Scene: small, family-owned health food store tucked in a local plaza not far from where Ricki lives. Reminiscent of old-time general stores that you see on reruns like The Andy Griffith Show * or Green Acres.
Ricki [browsing around. She approaches the affable, somewhat retro-looking cashier.] “Say, do you have any snack foods for someone who can’t eat gluten, sweeteners, refined anything, eggs, or dairy?”
(Actually, I never begin sentences with the word, “Say,” but it does make the dialogue sound much more as if I really live in a small, close-knit neighborhood like Mayberry, doesn’t it?).
Young Cashier: “Why, yes, Ma’am, yes, indeed, we do.” (Okay, she didn’t really start with, “Why, yes,” either, and didn’t say “indeed.” Another attempt at 1950s-era verisimilitude. She did, however, actually call me “Ma’am,” which made me feel very authentically 1950s).
Young Cashier: [Leading Ricki to a shelf containing Mary's products.] These are all gluten-free and sugar free, made with whole foods ingredients. You might like to try some of these. The Curry flavor is my favorite.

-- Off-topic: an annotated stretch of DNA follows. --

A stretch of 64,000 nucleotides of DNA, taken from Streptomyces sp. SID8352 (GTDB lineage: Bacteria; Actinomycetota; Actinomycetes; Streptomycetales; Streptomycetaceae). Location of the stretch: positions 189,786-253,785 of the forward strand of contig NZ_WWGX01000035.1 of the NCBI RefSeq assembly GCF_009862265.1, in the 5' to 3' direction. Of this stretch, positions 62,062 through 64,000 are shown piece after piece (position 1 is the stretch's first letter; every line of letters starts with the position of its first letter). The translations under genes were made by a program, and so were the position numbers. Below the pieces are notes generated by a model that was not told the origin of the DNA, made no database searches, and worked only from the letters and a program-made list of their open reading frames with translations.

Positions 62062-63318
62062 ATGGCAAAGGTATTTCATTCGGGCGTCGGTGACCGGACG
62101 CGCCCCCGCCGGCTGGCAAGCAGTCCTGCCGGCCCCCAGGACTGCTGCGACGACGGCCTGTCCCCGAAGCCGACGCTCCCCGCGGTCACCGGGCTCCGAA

Ricki: [Speechless. Her mind is reeling]: Wow! You mean there are actually snacks I can eat on this &*%$#! regimen that I don’t have to make myself?? Okay! I’ll take ten bags!
(All right. I admit that I didn’t really say THAT, either. But I wanted to. Perhaps realistic dramatic representation is not my forte.)
Well, if you live in California–or anywhere in the US, really–and are either (a) on a gluten-free diet; (b) into healthy foods; (c) the owner of a health food store; or (d) named Mary, you have most likely already heard of or tasted the Mary’s Gone Crackers product called “Sticks and Twigs.” On the other hand, if you live in the Distant Far Northern Canadian Outpost that is Toronto–as I do–the discovery was a revelation. (Do you think perhaps I should stop making tongue-in-cheek comments about how far north, how cold, and how polite it is here in Canada? After all, there are some people out there who might actually think I’m being serious!). These snacks resemble pretzels but are crunchier. They’re a whole foods, no-added-fat snack with little pellets of baked amaranth and quinoa scattered throughout. They come in flavorful choices such as Curry or Chipotle Tomato.
And they are mighty addictive.